There is more to mulch than meets the eye. Yes, it still prevents weeds, reduces water evaporation from the soil, and keeps roots cool in the summer. However, while mulch does all these good things for plants, I believe the essential role of mulch is to serve as food for earthworms. Earthworms pull particles of organic mulch down into the soil for lunch for themselves and for billions of beneficial soil microbes found in healthy soil.
A good population of earthworms and beneficial soil microbes perform many valuable functions that help plants grow well and stay healthy. The unfortunate truth however, is that few homeowners have anything close to “healthy soil”. I suggest that much of the soil in home landscapes in Metro Detroit is compacted and sadly lacking organic matter. You usually find less than 1% when over 5% is what is found in healthy soil. With little organic matter in the soil, there are few earthworms and soil microbes, simply because there is not enough food for them. A soil that is compacted and deficient in soil critters is essentially dead soil which can’t do much to help plants grow and stay healthy.
Mulch as food is not a new idea. For ten million years, critters in the soil of the forest were fed from the supply of leaves and needles that fell to earth every autumn. Mother Nature knew how to use mulch to feed soil critters.
Then man came along and invented the suburbs. He created lawns and planted trees and shrubs, and worked hard to keep things tidy. He collects grass clippings and rakes up leaves, disposing of them elsewhere. To make matters worse most of us use no organic mulch at all. So by being tidy we have cut off the food supply for the vast and complex soil food web, inadvertently making the care of plants in our yards much more difficult.
Consequently, we have to provide our plants with most of the nutrients they need by fertilizing; key nutrients are not available from a dead soil. We have to water our plants frequently because our soil does not have sufficient organic matter which acts like a sponge to store water. We have to use pesticides to address insect and disease problems; in large part because our landscape plants are in stress from living in dead soil. By ignoring the needs of the inhabitants of the soil we have made a lot of work for ourselves.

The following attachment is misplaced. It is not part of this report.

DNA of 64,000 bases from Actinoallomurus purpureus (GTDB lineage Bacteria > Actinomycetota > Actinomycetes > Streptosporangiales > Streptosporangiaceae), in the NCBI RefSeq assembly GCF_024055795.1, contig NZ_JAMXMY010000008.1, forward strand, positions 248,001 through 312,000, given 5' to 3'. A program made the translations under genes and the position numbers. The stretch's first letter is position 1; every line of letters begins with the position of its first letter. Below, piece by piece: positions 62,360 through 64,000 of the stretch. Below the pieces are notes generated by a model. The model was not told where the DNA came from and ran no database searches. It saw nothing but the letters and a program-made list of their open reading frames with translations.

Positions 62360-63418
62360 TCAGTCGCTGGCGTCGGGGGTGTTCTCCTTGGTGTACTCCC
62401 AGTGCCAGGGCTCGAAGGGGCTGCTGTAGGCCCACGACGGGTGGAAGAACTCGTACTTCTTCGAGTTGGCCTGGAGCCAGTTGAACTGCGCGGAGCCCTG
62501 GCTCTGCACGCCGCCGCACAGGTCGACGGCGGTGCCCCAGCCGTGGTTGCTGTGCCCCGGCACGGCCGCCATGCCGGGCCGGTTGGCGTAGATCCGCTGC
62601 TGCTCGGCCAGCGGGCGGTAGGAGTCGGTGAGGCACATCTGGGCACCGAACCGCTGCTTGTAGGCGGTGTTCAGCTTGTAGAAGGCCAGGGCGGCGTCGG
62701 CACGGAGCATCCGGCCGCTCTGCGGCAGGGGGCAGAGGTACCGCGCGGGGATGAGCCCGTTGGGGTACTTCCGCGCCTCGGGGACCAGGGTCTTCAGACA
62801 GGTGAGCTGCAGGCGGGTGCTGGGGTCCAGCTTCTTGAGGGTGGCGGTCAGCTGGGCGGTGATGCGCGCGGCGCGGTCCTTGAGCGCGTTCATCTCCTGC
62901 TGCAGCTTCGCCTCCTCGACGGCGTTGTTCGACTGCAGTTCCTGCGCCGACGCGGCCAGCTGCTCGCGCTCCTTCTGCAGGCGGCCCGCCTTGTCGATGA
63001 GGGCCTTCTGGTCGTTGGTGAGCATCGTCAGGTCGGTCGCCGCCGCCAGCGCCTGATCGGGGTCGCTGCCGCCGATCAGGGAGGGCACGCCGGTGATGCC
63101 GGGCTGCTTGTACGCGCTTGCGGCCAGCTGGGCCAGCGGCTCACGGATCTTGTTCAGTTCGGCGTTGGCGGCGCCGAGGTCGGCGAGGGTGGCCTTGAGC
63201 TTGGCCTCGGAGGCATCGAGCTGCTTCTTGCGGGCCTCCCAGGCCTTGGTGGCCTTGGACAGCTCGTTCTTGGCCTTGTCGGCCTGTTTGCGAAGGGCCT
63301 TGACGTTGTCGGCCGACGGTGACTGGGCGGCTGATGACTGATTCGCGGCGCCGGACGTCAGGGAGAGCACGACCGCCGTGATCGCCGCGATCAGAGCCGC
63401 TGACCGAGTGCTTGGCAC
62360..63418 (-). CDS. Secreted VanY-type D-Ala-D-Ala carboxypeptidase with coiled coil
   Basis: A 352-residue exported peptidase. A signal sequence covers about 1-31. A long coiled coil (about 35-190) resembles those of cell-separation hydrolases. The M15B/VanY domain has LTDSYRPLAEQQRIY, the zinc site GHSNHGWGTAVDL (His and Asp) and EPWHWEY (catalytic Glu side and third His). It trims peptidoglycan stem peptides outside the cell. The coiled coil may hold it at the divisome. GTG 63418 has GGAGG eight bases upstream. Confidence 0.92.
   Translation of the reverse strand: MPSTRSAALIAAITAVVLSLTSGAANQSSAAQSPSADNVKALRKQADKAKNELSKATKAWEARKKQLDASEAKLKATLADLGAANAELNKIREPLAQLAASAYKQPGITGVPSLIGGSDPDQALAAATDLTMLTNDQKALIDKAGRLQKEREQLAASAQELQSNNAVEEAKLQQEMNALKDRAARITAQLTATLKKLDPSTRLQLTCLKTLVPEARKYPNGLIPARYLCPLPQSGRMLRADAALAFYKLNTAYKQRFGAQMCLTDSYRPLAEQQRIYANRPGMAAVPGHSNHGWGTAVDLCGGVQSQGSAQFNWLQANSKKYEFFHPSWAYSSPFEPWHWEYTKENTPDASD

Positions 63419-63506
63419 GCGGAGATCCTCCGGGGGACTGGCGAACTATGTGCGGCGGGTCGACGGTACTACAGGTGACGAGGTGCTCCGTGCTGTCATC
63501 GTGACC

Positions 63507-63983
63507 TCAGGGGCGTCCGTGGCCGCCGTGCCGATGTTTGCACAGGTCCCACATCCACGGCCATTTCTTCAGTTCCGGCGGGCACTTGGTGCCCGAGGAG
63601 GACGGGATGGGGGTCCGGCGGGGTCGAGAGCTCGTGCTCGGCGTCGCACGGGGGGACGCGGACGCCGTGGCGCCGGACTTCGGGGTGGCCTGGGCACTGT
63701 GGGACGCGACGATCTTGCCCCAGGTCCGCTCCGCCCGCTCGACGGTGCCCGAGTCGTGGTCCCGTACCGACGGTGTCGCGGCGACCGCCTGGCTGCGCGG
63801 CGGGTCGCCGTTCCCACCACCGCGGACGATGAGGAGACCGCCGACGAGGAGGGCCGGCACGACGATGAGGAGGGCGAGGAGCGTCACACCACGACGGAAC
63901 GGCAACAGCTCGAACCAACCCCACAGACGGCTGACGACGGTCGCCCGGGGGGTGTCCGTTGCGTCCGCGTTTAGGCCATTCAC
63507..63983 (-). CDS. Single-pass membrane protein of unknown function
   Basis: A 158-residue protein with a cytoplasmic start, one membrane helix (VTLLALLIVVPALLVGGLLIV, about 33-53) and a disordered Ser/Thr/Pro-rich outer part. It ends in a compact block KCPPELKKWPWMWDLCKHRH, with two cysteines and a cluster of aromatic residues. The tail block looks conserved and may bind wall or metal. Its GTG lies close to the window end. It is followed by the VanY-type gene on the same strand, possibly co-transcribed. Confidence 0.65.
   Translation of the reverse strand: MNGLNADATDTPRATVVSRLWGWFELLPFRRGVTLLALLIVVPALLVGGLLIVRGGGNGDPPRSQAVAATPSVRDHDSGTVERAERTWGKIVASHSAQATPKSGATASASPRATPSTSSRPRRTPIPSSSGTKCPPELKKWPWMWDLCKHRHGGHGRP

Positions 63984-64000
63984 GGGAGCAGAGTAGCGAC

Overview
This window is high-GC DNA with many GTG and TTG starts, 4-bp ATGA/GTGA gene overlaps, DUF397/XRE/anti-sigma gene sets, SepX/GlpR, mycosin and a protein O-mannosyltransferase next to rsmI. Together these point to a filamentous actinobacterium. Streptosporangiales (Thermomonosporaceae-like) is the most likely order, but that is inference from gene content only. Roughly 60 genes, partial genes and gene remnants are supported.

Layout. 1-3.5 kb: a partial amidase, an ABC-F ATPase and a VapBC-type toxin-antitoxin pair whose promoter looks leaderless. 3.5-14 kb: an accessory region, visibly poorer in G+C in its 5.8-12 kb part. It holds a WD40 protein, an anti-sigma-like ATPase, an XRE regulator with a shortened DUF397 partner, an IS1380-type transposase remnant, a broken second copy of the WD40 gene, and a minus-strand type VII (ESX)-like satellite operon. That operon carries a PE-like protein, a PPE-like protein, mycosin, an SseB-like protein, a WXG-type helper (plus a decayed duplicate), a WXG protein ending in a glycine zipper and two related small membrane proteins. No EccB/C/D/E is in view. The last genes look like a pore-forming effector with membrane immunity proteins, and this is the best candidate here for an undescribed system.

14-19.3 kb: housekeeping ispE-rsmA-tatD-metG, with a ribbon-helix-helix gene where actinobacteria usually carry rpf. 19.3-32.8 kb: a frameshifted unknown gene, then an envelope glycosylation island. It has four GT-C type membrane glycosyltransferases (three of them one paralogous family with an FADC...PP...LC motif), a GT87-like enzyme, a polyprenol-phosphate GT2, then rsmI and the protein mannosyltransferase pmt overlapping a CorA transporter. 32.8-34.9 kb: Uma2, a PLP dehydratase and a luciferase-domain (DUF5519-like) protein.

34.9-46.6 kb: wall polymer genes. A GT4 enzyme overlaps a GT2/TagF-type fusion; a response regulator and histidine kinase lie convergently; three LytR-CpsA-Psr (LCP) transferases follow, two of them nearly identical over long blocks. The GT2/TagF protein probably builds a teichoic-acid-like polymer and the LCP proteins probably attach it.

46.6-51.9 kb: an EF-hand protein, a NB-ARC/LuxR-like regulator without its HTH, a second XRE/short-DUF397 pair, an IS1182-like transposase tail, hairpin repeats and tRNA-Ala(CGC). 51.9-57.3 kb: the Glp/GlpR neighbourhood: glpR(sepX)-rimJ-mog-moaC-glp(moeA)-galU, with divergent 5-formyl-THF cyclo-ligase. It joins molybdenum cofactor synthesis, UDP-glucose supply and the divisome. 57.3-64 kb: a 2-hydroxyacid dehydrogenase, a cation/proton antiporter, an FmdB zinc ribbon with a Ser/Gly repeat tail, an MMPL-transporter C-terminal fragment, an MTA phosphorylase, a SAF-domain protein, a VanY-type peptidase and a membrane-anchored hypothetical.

Organic Mulch Repairs Bad Soil
The good news is that organic mulch is the best way we have to repair our soil in an existing landscape. Use organic mulch under every tree and shrub, on all the garden beds, and even on the lawn (a topic for another column). Organic mulch is the only consistent way to provide food for the earthworms who in turn serve as the caterers for the rest of the soil folks.
Types Of Organic Mulches
Now for the bad news – there are very few types of mulch available in the marketplace appropriate for feeding soil creatures. Almost all the mulch materials sold today are chunks of bark or wood of various sizes. Worms can’t chew on chunks of wood.
The mulch that does do the job is bark or wood chips that have been shredded in some way, creating some worm sized bites. It decomposes more quickly than the chunks, thus feeding worms all season long. There are a fair number of tree service companies and landscapers in Metro Detroit who recycle wood chips by processing them in a machine called a “tub grinder”. Usually that shredded material is composted for a year, then sold as an outstanding mulch which performs all those valuable mulch functions while at the same time serving as a cafeteria line for earthworms.